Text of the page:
President Obama doesn’t disclose that the expiration will raise taxes on a whole lot of people who aren’t “rich.”

Prior to the Bush-era, all married couples suffered under a so-called “marriage penalty.” Two single people living together paid notably less tax than a married couple. The Bush-era tax cuts righted this wrong.

Today, the bottom two tax brackets for married joint-filing couples are twice as wide as those for singles. This helps keep the marriage penalty from biting lower- and middle-income couples. If the tax cuts are allowed to expire December 31, the joint-filer tax brackets will contract, causing higher tax bills for many couples.

Currently, the standard deduction for married joint-filing couples is double the amount for singles. Starting next year, the joint-filer standard deduction will fall back to about 167 percent of the amount for singles.

All this means that many lower-and middle-income couples are facing higher tax bills due to a harsher marriage penalty.

Higher capital gains, dividend and several other taxes will also sock the middle class.

Mr. Romney and the Republicans in Congress want to extend the Bush-era tax cuts indefinitely. Contrary to what Mr. Obama says, they are not “just trying to protect the rich.” They are trying to protect your family and mine!

George Kellerman

Sonora

Against cutting taxes

To the Editor:

America’s “progressive tax system” taxes you more the wealthier you get. This is because the wealthy benefit most from our nation’s infrastructure, incentives and resources. However, cutting taxes returns most to the wealthy. The Bush tax cuts return $8 of every $10 to the wealthiest 10 percent. Since these tax cuts are unfunded, they increase our national debt $6 trillion each decade.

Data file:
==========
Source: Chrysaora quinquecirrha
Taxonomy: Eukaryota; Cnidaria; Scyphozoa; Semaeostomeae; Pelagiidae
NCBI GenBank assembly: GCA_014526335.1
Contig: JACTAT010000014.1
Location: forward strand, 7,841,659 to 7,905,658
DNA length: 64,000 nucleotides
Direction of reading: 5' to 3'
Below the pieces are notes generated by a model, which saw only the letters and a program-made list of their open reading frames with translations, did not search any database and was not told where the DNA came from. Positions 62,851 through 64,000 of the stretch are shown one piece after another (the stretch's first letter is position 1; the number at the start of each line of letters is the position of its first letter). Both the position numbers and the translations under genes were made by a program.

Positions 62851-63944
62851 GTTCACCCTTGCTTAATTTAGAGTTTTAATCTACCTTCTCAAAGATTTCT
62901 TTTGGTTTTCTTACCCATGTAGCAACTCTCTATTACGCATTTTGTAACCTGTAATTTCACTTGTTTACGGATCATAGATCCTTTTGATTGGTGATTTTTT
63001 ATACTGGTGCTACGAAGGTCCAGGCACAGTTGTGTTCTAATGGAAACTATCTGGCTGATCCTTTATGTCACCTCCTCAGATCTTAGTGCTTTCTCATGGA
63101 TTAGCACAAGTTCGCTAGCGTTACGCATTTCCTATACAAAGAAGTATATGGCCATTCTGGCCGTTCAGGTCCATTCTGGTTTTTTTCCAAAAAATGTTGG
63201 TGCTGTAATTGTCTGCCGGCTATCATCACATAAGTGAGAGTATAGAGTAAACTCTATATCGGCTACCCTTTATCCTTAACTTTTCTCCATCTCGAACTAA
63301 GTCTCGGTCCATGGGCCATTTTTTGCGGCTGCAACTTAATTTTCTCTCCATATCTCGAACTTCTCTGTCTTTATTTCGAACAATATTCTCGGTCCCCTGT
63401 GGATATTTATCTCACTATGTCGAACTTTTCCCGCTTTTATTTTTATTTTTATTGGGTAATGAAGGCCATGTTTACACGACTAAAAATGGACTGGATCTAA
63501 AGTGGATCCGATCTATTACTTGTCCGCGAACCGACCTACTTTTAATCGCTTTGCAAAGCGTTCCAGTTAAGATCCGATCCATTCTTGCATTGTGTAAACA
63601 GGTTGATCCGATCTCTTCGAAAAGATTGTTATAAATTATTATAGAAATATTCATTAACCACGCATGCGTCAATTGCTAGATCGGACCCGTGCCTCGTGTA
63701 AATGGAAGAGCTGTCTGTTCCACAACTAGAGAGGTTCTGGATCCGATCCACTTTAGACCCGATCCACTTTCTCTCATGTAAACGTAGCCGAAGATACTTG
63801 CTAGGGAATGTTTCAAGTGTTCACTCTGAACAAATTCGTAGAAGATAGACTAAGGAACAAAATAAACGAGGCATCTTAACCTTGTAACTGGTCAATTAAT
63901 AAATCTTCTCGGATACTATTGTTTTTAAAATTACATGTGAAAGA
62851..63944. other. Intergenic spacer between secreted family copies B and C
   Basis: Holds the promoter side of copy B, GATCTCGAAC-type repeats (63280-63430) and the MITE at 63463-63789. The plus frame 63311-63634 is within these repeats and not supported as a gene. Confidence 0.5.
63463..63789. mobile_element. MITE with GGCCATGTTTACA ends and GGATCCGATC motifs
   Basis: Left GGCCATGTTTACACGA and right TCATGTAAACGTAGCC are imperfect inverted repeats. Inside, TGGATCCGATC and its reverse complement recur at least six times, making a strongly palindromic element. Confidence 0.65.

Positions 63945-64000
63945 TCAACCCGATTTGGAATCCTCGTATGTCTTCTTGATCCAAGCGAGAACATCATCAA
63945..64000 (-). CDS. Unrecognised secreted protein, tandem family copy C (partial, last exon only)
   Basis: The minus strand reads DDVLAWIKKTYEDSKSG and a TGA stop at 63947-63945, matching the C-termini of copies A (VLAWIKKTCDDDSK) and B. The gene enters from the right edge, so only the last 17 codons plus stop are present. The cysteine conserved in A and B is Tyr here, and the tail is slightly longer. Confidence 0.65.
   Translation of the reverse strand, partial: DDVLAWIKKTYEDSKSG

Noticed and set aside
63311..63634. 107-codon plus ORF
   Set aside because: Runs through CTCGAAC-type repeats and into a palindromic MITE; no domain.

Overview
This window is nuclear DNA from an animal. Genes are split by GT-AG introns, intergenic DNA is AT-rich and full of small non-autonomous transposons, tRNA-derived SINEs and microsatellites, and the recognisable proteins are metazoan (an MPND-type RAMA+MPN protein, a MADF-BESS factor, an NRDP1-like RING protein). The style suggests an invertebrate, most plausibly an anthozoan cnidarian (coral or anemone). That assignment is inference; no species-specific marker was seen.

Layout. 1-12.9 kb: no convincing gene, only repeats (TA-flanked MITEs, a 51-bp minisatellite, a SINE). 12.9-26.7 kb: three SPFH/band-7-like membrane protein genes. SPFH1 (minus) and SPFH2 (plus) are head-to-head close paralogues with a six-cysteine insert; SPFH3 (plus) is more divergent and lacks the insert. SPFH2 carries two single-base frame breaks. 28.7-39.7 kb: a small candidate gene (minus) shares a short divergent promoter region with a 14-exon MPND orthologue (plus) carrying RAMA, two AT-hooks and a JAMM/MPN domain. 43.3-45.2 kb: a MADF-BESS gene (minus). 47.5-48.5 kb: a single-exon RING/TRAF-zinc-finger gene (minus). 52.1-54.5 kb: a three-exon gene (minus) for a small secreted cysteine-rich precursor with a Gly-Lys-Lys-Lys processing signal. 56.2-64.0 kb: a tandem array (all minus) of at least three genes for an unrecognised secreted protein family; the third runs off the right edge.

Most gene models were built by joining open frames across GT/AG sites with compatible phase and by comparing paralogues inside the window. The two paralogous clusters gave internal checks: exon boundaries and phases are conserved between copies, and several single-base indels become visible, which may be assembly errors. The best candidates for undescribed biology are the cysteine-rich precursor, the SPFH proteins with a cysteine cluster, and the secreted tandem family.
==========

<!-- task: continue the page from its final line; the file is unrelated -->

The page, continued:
Cutting federal, state and local taxes redistributes our share of the national economy to the wealthy. We lose much more than we gain. Conservatives criticize the “nanny state” entitlements like Medicare, Medicaid, Social Security, education. They ignore the annual $1 trillion entitlements benefiting the wealthy; tax breaks, no bid contracts, subsidies. Even tax evasion has been encouraged since downsizing the IRS allows $300 billion a year to escape collection from the wealthy — Barlett’s Great American Tax Dodge. Fifteen years of Bush tax cuts plus tax evasion equals our national debt. The Simpson-Bowles Deficit Reduction Committee recommended cuts to programs as well as tax increases. Obama and Boehner agreed. The Democratic leadership supported Obama, Boehner received no Republican support. Why? Because the Norquist “No Tax Pledge” doesn’t allow compromise. Norquist’s organization will unseat any Republican who compromises. Republicans elect representatives but it’s Norquist’s vote that counts. 

Conservatives claim to be patriots but continually bash our government. Would anyone give up our government for any other? Norquist says his goal is “to reduce the size of our government so he can drown it in a bathtub.” In pursuit of “small government” we deregulated the banks. Was that good for America? Likewise, cutting taxes rewards the few at the expense of the many. 

Robert Carabas

Sonora

Positive hospital experience

To the Editor,

I just wanted to let people who have reservations about going to Sonora Regional Medical Center about my experience there.

Recently I had major surgery there and an eight day stay. 

I received absolutely wonderful care there; from financial help to doctors, nurses and therapy and all responsible for my recovery. 

I cannot praise them enough, or thank them all enough.

Sue Canto

Sonora